29 Jun 2020 2:18 PM GMT
Time is the essence of the corporate insolvency resolution process (CIRP) and with that intent alone, the Insolvency and Bankruptcy Code, 2016 (Code), prescribes an outer limit of 180 days for completion of a CIRP, which may be extended by a period of 150 days, as per the relevant provisions of the Code and while, there is no explicit provision under the Code, which entitles the...
Time is the essence of the corporate insolvency resolution process (CIRP) and with that intent alone, the Insolvency and Bankruptcy Code, 2016 (Code), prescribes an outer limit of 180 days for completion of a CIRP, which may be extended by a period of 150 days, as per the relevant provisions of the Code and while, there is no explicit provision under the Code, which entitles the stakeholders to seek further extension, over the period of time, the NCLT and NCLAT by way of its judgments, have carved out certain conceptual principles, that may be considered as good grounds for exclusion of time for counting of the total period of CIRP, which inter alia includes, ordering the stay on the CIRP, setting aside the CIRP by the Appellate Tribunal and reversal of such an order by the Hon'ble Supreme Court thereby restoring the CIRP and any other circumstances which justifies exclusion of certain period.
However, the global pandemic COVID – 19 and its impact on CIRP was unfathomable and hence neither the Code nor the judicial precedents provided for extension or exclusion of CIRP, on account of a pandemic.
This brings us to the foundation of this article i.e. "Exclusion of the Lockdown Period". For the uninitiated, it's important to understand the background. In view of the global pandemic COVID – 19, the Government of NCT of Delhi, Government of State of Maharashtra and many other States imposed a state-wide lockdown (Lockdown) on 23 March 2020 and the Government of India imposed a nationwide lockdown on 25 March 2020. As soon as the, lockdown was imposed, Hon'ble Supreme Court of India taking suo moto cognizance of the issues being faced by various stakeholders including the legal fraternity, vide its order dated 23 March 2020, ordered extension of the limitation period with effect from 15 March 2020, until further orders (SC Order).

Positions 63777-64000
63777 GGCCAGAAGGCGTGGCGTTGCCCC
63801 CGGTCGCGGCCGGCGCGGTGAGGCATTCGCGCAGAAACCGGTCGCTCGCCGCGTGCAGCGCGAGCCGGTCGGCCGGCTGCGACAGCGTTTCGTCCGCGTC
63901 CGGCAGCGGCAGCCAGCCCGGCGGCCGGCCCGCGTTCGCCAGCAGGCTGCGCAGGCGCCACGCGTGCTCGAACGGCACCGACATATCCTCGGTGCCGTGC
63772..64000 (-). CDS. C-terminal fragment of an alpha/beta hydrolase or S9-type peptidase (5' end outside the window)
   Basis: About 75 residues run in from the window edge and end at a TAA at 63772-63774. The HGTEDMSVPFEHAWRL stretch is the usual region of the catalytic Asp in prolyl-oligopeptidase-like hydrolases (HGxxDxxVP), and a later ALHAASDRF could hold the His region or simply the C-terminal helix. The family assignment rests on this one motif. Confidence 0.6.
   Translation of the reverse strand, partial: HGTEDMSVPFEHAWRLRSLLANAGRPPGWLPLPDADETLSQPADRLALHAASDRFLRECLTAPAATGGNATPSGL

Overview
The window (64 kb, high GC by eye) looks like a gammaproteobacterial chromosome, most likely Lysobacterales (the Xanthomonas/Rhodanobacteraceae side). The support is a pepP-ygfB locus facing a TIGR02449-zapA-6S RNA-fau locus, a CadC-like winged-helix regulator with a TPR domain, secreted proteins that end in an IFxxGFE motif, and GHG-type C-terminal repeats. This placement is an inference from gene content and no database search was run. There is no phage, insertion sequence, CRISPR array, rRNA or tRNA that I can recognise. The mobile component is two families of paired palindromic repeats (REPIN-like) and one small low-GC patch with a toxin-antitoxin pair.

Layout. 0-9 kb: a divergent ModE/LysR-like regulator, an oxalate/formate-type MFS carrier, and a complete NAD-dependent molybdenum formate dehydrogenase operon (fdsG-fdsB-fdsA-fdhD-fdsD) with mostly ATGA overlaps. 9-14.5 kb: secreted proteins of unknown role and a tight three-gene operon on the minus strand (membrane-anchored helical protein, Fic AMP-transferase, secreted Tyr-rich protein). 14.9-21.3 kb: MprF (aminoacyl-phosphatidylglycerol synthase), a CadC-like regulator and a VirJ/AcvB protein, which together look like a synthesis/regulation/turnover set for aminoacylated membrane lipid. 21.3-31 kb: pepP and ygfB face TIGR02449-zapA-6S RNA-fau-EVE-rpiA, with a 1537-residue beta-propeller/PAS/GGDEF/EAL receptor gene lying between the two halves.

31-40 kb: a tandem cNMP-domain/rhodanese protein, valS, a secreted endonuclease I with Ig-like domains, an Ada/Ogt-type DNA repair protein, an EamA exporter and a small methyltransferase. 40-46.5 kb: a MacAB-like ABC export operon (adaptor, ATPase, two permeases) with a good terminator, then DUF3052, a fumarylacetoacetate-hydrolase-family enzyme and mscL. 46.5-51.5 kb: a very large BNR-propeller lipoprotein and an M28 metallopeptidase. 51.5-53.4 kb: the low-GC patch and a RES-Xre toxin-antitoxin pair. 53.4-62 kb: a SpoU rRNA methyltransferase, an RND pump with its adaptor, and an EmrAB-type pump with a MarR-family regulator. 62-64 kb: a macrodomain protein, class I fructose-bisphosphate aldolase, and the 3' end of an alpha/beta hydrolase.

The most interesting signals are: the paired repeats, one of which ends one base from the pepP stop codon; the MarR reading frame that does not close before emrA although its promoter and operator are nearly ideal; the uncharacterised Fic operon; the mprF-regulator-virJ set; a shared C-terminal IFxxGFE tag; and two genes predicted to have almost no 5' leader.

Similarly, Hon'ble National Company Law Appellate Tribunal (Appellate Tribunal) also taking suo motu cognizance of the prevalent situation, vide its order dated 30 March 2020 (NCLAT Order), ordered that the period of Lockdown including the period, as may be extended, as applicable in the area, where the registered office of the Corporate Debtor is located, shall be excluded for the purpose of counting of the CIRP period under Section 12 of the Code, in all cases where CIRP has been initiated and pending before any bench of the National Company Law Tribunal or in Appeal before the Appellate Tribunal.
Accordingly, the CIRP period of all such Corporate Debtors, where the process was pending got extended automatically, by way of exclusion of the Lockdown period. While the commencement date of the Lockdown is certain i.e. 23 March 2020 or 25 March 2020, depending upon the State, where the registered office of the Corporate Debtor is situated, some practical issues have arisen with respect to the end date of the Lockdown and whether or not the Lockdown has come to an end.